Researchers use AI, brain MRI to predict learning difficulties in children

In a recent institutional study, artificial intelligence (AI) was found to identify learning difficulties in children struggling in school not previously detected or that did not match an existing diagnosis—such as attention deficit hyperactivity disorder (ADHD), an autism spectrum disorder or dyslexia.  

Researchers led by Duncan Astle, PhD, from the Medical Research Council (MRC) Cognition and Brain Science Unit at the University of Cambridge found that their first-of-its-kind study reinforces the need for cognitive skill assessment exams in children. The research was published online Sept. 1 in Developmental Science.   

"As researchers studying learning difficulties, we need to move beyond the diagnostic label and we hope this study will assist with developing better interventions that more specifically target children's individual cognitive difficulties,” Astle said in a prepared statement.  

Astle and colleagues recruited 550 children with all types of learning difficulties—regardless of diagnosis—who were referred to the Center for Attention Learning and Memory at the University of Cambridge. 

The team trained a machine learning computer algorithm with measurements from the children’s listening skills, spatial reasoning, problem solving, vocabulary, memory, communication and educational data. The data was then split them into four clusters of learning difficulties.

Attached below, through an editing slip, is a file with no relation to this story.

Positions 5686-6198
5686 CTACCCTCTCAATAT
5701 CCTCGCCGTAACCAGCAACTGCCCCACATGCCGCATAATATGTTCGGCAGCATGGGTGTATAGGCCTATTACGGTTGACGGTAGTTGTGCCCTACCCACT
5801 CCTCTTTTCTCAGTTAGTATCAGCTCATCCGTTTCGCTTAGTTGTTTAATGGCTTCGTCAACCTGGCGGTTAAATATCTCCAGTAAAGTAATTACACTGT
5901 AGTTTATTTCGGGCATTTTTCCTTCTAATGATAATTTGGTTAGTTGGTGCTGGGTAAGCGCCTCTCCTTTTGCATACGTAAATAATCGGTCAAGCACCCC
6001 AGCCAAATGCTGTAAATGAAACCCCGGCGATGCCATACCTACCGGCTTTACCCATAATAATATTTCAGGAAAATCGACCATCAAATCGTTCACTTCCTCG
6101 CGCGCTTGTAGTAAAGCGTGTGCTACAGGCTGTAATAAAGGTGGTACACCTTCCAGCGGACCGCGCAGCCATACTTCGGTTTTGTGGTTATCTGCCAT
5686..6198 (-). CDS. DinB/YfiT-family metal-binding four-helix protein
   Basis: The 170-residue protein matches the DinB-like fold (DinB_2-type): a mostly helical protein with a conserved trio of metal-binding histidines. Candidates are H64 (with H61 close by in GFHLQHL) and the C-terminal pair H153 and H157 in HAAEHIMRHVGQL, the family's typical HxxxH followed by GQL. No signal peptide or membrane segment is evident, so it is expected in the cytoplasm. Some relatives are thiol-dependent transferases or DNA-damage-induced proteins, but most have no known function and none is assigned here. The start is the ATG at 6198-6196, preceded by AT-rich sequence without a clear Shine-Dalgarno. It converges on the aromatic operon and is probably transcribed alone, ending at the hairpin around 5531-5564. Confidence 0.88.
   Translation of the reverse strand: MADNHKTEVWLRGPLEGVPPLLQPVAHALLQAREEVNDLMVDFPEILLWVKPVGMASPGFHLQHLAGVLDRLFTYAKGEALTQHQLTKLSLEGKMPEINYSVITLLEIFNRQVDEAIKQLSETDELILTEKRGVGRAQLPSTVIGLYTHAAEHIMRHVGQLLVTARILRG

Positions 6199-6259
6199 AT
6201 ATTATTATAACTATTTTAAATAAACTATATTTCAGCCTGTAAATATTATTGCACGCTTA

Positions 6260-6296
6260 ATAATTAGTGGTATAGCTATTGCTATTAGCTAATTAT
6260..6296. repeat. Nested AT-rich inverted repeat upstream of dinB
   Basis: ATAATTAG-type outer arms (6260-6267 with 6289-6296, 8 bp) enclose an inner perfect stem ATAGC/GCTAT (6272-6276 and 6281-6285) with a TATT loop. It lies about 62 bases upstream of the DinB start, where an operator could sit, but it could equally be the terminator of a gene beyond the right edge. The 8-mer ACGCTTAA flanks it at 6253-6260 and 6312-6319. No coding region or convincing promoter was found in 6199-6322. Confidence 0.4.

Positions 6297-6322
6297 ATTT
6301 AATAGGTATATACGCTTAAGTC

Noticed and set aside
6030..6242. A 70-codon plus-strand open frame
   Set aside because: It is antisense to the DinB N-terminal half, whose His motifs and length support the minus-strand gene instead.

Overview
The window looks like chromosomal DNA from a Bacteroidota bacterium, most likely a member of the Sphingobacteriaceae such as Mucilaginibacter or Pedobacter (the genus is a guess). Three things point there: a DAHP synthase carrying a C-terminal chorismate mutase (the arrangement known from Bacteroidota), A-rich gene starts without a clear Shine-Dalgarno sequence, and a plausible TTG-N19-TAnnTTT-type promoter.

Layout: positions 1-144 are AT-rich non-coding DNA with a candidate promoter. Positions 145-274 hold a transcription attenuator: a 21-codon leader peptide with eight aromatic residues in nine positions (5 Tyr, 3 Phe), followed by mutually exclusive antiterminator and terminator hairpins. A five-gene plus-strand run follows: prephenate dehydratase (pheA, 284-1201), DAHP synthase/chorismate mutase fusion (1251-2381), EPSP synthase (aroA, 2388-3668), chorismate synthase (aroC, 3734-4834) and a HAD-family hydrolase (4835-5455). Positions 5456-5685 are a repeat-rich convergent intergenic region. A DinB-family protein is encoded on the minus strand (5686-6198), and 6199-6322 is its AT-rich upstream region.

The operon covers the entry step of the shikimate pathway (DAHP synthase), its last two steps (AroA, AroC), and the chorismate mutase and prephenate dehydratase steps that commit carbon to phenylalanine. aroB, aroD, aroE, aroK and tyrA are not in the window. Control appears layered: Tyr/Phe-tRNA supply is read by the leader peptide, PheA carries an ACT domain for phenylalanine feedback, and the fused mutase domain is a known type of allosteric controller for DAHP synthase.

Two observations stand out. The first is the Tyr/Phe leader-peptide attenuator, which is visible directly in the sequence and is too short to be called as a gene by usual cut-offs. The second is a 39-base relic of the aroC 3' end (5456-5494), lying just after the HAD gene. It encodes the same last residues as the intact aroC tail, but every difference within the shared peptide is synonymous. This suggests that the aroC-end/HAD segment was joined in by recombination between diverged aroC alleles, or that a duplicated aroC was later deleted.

The four groups were then compared to MRI brain scans from 184 of the children to check if the groupings corresponded to biological differences. 

“The groupings mirrored patterns in connectivity within parts of the children's brains, suggesting that that the machine learning was identifying differences that partly reflect underlying biology,” according to the researchers.   

Two of the four groupings identified were difficulties with working memory skills—linked with struggling with math and with tasks such as following lists—and difficulties with processing sounds in words—linked with struggling with reading. The other two clusters were children with broad cognitive difficulties and children with normal cognitive test results for their age.  

"Our work suggests that children who are finding the same subjects difficult could be struggling for very different reasons, which has important implications for selecting appropriate interventions,” senior author Joni Holmes, PhD, from the MRC Cognition and Brain Sciences Unit, said in the prepared statement.